‘Dirty Dozen’ threaten integrity of Canada’s foreign policy
Alberta Arab News
January 8, 2004

On Dec. 12, after much pressure from within the Liberal Party, Prime Minister Jean Chrétien resigned. For Canadians long accustomed to criticizing his Liberal government over the last decade, last year was a time to be unabashedly proud of him.

Despite incessant hectoring from the U.S., Canada’s Jewish Lobby, and the Lobby’s mouthpieces in Parliament, Chrétien prevented Canada from being sucked into George W. Bush’s invasion of Iraq. His refusal to go along with this aggression will go down as one of the great examples of Canadian statesmanship. Of course, any time Canada stands up to the U.S. is cause for celebration.

This country has struggled to define an independent military and foreign policy since the end of World War II. To a large extent, these policies have been subsumed under the rubric of the United Nations and NATO, where U.S. dominance is somewhat attenuated.

In fact, Chrétien could not have joined the Texecutioner’s maniacal misery tour precisely because it wasn’t sanctioned by the UN or NATO. To join would have violated the Defence Act.

Knowing the law and having the courage to uphold it consistently, though, are two different things. During Chrétien’s final term, Canada repeatedly refused to go along with the U.S.–Israel axis, but its UN voting record was inconsistent.

On Oct. 7, 2000, as a member of the Security Council, Canada supported Resolution 1322, which condemned Israel’s excessive use of force against Palestinians, and demanded that Israel abide by its obligations under the Fourth Geneva Convention. At an Emergency Special Session of the General Assembly 13 days later, Canada abstained on Resolution ES-10/7, which said essentially the same thing.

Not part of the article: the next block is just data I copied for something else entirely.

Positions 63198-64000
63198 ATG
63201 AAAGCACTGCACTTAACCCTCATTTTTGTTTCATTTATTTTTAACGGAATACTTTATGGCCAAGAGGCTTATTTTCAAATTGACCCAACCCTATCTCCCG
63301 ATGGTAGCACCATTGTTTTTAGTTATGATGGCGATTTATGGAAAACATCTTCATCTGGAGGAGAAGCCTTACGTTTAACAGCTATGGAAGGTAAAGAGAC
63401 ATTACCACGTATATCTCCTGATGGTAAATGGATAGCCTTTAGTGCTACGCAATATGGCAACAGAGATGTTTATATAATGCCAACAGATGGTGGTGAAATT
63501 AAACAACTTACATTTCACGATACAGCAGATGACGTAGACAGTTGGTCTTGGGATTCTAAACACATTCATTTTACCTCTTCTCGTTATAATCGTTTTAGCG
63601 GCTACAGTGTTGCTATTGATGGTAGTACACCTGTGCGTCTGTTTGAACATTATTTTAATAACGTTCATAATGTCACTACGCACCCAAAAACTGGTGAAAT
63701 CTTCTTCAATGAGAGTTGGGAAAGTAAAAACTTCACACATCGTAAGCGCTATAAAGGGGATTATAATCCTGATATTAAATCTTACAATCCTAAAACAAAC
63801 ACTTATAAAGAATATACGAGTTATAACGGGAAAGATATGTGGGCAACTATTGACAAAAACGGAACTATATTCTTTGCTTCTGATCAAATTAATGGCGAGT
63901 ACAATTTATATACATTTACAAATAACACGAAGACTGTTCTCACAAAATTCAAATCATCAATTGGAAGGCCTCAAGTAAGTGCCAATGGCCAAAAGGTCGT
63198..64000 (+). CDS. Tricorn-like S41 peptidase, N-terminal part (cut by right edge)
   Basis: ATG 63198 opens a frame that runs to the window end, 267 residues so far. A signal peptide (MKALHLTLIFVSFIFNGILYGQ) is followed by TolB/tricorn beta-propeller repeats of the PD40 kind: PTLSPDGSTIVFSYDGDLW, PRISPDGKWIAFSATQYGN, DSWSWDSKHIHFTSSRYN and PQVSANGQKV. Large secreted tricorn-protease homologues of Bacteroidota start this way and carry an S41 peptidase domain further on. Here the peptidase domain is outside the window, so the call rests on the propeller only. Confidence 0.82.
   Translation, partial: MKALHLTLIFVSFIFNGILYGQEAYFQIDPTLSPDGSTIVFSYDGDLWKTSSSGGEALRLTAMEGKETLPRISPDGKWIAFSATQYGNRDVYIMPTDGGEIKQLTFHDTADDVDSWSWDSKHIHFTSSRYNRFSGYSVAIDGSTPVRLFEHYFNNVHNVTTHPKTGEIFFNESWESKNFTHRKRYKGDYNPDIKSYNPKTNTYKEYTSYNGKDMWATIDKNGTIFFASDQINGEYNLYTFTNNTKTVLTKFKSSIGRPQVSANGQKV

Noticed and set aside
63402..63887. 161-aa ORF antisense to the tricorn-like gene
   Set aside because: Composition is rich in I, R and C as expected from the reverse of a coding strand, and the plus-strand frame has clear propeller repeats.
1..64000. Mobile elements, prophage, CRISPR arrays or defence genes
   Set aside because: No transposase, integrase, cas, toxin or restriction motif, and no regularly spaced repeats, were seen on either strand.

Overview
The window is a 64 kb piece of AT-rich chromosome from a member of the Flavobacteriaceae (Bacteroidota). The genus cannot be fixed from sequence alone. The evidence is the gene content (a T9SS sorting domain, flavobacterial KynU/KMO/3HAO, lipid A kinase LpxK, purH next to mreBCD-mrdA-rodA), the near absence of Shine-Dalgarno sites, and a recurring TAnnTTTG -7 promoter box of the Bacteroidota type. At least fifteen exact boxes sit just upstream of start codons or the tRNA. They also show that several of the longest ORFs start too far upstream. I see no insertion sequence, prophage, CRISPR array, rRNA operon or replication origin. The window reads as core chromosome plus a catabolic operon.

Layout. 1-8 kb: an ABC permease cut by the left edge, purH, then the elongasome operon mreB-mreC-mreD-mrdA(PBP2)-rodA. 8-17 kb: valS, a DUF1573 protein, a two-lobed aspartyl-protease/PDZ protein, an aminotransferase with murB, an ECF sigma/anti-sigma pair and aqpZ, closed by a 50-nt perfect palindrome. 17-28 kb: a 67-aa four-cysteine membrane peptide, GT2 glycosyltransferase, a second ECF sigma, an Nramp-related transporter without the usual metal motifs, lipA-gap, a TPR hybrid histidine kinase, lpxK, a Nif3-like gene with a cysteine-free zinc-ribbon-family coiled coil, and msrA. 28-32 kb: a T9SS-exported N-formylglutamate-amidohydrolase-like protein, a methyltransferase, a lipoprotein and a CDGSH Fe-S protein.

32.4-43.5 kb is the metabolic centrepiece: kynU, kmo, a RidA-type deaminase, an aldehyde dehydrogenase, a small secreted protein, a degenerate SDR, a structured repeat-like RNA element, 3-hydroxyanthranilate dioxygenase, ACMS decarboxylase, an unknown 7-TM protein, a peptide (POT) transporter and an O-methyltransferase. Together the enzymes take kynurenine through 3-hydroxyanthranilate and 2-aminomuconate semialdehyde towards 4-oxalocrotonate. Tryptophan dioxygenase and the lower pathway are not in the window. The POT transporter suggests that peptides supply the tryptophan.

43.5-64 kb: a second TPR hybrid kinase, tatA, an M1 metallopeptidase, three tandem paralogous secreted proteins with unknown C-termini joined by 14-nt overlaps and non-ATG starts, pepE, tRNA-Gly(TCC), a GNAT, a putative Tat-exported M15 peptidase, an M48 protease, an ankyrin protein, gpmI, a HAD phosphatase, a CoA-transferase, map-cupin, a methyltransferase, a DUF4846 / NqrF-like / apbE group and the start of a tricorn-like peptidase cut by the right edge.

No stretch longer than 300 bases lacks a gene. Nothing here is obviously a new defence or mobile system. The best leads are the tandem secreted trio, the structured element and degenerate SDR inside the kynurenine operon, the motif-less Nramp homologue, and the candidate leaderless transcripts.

On Oct. 21, 2003, Canada supported Resolution ES-10/13, which declared Israel’s apartheid wall to be illegal, and condemned Israel for confiscating and destroying Palestinian land, resources and lives. Yet on Dec. 8, Canada abstained on Resolution ES-10/L.16 to refer the matter to the International Court of Justice for an urgent opinion. (The Court will hear the case, and Israel’s own justice [sic] minister is petrified.)

The only rational explanation for these inconsistencies must be pressure from The Lobby and/or the U.S. One could argue that Canada’s abstentions on clear-cut matters of international legal precedent represented cowardice, but the fact that Canada did not vote against the resolutions is more significant. Canada has little room to manoeuvre and must pick its battles carefully.

Perhaps knowing that he wouldn’t be around to contest another election emboldened Chrétien to dig his heels in on Iraq. Perhaps he valued Canadian lives and Canada’s reputation too much to waste them in an ignoble cause. Perhaps he simply refused to be party to a massacre. Whatever his reasons, Canadians have been spared the ignominy of watching their armed services take part in a war crime for the sake of oil and Greater Israel.

This will doubtless be Chrétien’s chief political legacy to the nation. What will become of it under his successor, former finance minister Paul Martin, is a matter of grave concern.